WHAT FACTORS DRIVE CUSTOMERS’ PURCHASING POWER? (PART 1)
Many companies make the mistake of thinking their customers make purchase decisions based on one or two purchase factors that they think are key purchase criteria, such as price or product availability. But this is rarely the case. Customers usually base their purchase decisions on a constellation of factors. One company, for example, may purchase a computer system because of its confidence in a trusted reseller, while another company in the same business might choose a different system because of its compatibility with its existing equipment, or because of the availability of specific features. The following steps are the keys to determining what drives customers’ purchasing power:
Step1: Describe Your Customer
The better you understand your customers’ business, the better prepared you will be to understand their needs and concerns. And the better you understand your customers’ needs and concerns, the better prepared you will be to identify the key factors that drive their purchase decisions.
Step 2: Identify your customers’ key purchase factors
Many of customers’ key purchase factors are reasonable and logical but some may be based on misinformation or personal bias. It is important to understand that regardless of how you feel about your customers’ purchase concerns, your customers’ conception or misconceptions will ultimately determine whether or not they purchase your products. So if you want to move your customers’ purchase forward, you must qualify their needs and verify their concerns.
Key Purchase Factors
Purchase decisions are also influenced by business concerns, such as the ability of your product to help reduce operating expenses, and personal concerns. The most common personal purchase concern is the impact that a proposed product or solution will have on individuals’ jobs in a customer’s business. For example, if implementing your product will necessitate learning new skills, individuals in your customer’s business may be concerned about losing their jobs to better qualified workers. Depending on the products or services that you are selling, your customers might base their purchase decisions on one or more of the purchase factors in the Customer Purchase Factors table below.
|Customer Purchase Factors||1 (Not very important)|
2 (Very important)
|Functionality and ability to solve problem||5|
|Confidence in consultant or system integrator||5|
|Reputation of manufacturer or supplier||4|
|Viability of supplier||3|
|Range of products available from supplier||2|
|Past experience with supplier||3|
|Reputation of supplier||3|
|Sixe and viability of supplier||3|
|Perceived quality of products||4|
|Specific capabilities or functionality||4|
|Quality f products||5|
|Utility of products||4|
|Style of products||3|
|Compatibility with existing equipment||1|
|Availability of products||4|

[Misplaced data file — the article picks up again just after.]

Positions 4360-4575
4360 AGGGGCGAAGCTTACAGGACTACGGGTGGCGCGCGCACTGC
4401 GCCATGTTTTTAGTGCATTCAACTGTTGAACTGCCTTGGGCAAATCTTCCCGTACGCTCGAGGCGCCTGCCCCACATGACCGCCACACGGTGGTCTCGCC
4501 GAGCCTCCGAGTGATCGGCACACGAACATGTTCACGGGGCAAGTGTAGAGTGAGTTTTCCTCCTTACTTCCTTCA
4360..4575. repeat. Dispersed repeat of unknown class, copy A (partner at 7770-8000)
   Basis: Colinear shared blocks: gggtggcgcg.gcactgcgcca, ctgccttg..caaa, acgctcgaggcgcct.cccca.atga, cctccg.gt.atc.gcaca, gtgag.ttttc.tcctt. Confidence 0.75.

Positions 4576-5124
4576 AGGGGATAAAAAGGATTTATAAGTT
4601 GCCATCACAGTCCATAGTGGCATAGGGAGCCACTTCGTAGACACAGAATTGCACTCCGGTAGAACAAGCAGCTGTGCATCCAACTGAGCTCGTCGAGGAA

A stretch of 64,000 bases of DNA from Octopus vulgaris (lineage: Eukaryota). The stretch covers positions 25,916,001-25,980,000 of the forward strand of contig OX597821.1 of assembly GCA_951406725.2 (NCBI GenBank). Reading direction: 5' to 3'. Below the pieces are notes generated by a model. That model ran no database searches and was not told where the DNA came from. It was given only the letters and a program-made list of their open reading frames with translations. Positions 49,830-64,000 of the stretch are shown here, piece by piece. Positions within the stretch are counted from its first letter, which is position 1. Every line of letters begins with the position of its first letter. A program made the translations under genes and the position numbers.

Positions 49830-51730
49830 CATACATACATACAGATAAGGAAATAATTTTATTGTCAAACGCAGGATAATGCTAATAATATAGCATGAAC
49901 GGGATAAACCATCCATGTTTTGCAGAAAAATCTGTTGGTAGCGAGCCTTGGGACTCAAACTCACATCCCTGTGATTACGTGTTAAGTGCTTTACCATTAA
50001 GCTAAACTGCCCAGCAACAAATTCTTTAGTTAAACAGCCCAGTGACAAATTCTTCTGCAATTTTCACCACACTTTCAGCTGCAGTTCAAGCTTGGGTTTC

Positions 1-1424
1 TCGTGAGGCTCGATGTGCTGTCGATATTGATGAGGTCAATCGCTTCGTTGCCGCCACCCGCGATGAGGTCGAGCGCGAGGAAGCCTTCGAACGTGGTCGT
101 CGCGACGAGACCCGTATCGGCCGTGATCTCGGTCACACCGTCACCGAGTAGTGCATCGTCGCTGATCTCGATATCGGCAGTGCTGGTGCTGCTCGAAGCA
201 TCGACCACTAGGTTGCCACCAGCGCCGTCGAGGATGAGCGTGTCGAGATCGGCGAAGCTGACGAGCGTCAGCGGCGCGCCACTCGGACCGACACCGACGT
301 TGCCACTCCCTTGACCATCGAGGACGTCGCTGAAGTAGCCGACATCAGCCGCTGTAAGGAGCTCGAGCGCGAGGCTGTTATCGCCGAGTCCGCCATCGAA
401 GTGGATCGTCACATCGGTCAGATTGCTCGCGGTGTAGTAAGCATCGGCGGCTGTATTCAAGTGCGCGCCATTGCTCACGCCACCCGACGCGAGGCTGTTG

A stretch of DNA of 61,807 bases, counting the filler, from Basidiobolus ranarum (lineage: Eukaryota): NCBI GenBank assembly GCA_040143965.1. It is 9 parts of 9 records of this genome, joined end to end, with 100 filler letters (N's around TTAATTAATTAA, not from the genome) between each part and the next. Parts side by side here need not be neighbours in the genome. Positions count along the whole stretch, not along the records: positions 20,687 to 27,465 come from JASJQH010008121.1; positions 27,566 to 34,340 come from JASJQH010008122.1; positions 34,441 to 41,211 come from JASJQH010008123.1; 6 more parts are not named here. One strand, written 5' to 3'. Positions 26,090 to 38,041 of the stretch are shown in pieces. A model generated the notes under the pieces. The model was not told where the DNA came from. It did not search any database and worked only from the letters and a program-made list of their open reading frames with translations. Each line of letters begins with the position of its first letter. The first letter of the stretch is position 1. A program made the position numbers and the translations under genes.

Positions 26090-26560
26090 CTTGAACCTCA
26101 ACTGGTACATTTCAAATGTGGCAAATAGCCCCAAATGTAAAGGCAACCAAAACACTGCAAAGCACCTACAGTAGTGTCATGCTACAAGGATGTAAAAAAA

|Quality of sales/personnel rapport||2|
|Product maintenance schedules||2|
|Quality of user support and training||3|
|Sales presentations and demonstrations||3|
|Proximity to supplier and support||4|
|Price of products||3|
|Other – Easy transition to w system||4|
|Other – Scheduling conflicts||5|
|Average values may be computed from a customer survey to create a “typical” customer profile.|
Step 3: Identify the business terms that are of greatest importance to your customers
After you have identified your customer’s purchase factors you will need to qualify how important each factor is to your customer. The process of prioritizing your customer’s purchase factors is an inexact science, and of course different customers will be concerned about different purchase factors. But as you gain more experience selling to different customers, you will be able to build a fairly accurate profile of your “typical” customer. The time that you invest qualifying and prioritizing your customers’ purchase factors will enable you to target your market story to the specific issues that your customers are most concerned about.
Step 4: Use your understanding of your customer’s purchase factors to identify key customer benefits
After you identify your customer’s key purchase factors, you should be able to “map” each purchase factor to specific benefits that may be realized by purchasing your product. For example, if your customer is interested in tracking slow-moving inventory items, you might map this concern to your product’s ability to generate an inventory report that covers purchase usage. Focusing on customer benefits, rather than product features, will enable your marketing story to be more persuasive and will help you move business forward more easily.
Step 5: Document your customer’s purchase process
The better you understand you customer’s purchase process, the easier it will be for you to anticipate your customer’s concerns and influence their purchase decision. As you review your customer’s purchase process, you should try to identify opportunities to influence your customer’s purchase decision at each step of their purchase process. For example, you might advertise in a trade publication to help potential customers “anticipate or recognize need” for your product, and schedule a product demonstration at a trade show to help your customers “analyze and evaluate available solutions.” Put yourself in your customer’s position and think about the things that you can do to move them through each step of your purchase process.
Further reading continues in Part 2
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